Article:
The image above shows the fascia (the white tissue) as it wraps around the tissues of the body.

When areas of the body become injured or damaged the fascia in that area will begin to change from being a fluid, free moving tissue to a stiff, firm and solid like tissue. This stiffening (or ‘binding down’ as it is known) of the fascia helps to provide stability and support to the injured or weakened area. The problem with this is the fascia which has become bound down can begin to create lines of tension throughout the body. This, in turn, can create restriction in other areas of the body.

Example above of how tension within the fascial system can create lines of tension throughout the body, often creating pain in distant, seemingly unrelated areas of the body.

How Does This Affect My Shoulder?!

As mentioned earlier, fascia is continuous throughout the body, like one large sheet of tissue it connects everything to everything else. If one area of the body becomes injured or under stress – either due to injury, stress, bio-mechanical or postural issues, then the fascia in the area will stiffen or bind down in an attempt to protect and stabilise the weakened area.

Although this stiffening of the fascia can help to protect and stabilise the area which is stressed or injured the result of this hardening is the potential for a line of tension being created, causing a pull on another area of the body.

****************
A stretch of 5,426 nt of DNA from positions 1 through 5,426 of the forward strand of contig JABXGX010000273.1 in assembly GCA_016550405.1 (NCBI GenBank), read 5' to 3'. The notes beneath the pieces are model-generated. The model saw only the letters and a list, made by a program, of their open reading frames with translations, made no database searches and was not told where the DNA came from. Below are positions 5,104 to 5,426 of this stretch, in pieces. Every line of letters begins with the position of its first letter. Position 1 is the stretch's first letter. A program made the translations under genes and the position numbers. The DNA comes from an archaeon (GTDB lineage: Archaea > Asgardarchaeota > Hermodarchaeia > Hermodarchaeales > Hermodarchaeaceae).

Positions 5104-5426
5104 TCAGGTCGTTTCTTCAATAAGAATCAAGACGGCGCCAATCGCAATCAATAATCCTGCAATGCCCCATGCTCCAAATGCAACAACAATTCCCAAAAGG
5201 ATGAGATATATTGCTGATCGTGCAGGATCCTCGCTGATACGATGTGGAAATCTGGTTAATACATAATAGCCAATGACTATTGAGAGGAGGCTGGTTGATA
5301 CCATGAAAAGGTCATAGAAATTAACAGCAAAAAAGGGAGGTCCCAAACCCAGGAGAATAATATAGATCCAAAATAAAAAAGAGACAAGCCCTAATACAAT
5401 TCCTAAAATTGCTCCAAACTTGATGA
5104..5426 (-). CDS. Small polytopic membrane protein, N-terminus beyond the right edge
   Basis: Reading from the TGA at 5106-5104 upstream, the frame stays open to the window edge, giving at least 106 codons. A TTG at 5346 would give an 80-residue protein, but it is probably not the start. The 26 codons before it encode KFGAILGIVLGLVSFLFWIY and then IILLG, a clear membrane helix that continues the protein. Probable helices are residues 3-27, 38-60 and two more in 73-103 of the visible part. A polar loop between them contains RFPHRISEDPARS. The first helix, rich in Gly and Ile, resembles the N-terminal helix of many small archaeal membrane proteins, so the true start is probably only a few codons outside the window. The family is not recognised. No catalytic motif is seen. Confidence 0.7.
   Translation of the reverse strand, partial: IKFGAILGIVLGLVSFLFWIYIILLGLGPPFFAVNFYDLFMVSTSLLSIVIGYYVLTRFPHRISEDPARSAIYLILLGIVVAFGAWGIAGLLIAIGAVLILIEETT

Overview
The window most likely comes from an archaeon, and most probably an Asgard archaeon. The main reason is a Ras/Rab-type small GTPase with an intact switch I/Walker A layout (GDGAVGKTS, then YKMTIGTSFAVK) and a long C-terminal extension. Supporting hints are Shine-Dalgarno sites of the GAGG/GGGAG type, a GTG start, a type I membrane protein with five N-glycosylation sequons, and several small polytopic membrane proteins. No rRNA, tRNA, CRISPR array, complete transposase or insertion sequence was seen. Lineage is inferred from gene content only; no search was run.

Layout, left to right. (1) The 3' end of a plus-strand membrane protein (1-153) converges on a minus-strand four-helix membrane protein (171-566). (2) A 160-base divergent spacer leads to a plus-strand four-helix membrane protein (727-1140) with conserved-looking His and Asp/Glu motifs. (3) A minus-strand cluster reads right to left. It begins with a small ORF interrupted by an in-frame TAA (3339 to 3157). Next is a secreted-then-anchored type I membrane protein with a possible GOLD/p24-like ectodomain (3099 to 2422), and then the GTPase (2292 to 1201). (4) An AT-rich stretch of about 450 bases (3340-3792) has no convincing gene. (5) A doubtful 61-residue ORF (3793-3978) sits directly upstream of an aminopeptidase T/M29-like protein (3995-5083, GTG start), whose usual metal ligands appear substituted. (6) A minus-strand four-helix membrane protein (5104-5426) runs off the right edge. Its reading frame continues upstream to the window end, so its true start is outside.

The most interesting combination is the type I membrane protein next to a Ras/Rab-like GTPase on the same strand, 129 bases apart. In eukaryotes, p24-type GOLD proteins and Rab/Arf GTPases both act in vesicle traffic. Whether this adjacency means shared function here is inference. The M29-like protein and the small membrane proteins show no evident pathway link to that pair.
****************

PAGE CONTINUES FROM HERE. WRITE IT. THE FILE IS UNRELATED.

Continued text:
We Need an Example!

An example of how this can affect fa frozen shoulder may be if the client had an issue with their hip. The hip may have been injured in the past or may simply be because the client naturally places more weight on that side when running or walking. Whatever the reason for the hip issue if the body feels the area is weak or unstable then fascia can tighten or pull on the hip potentially having a ripple effect elsewhere in the body.

In this example, the fascia may begin to cause a pull on one one or both shoulders potentially restricting movement.

As can be seen in the drawn image above, tension or a pull on the hip (the clients right hip but our left as we look) can create tension in other areas, notably in the shoulder. 

 

Try it For Yourself!

You can experience this for yourself by simply pulling on your shirt around the hip area (on one side), really pull the shirt from the lower part around the hip. Now try to raise your arm above your head. I’m guessing that you probably struggled to get your arm even halfway towards your head?!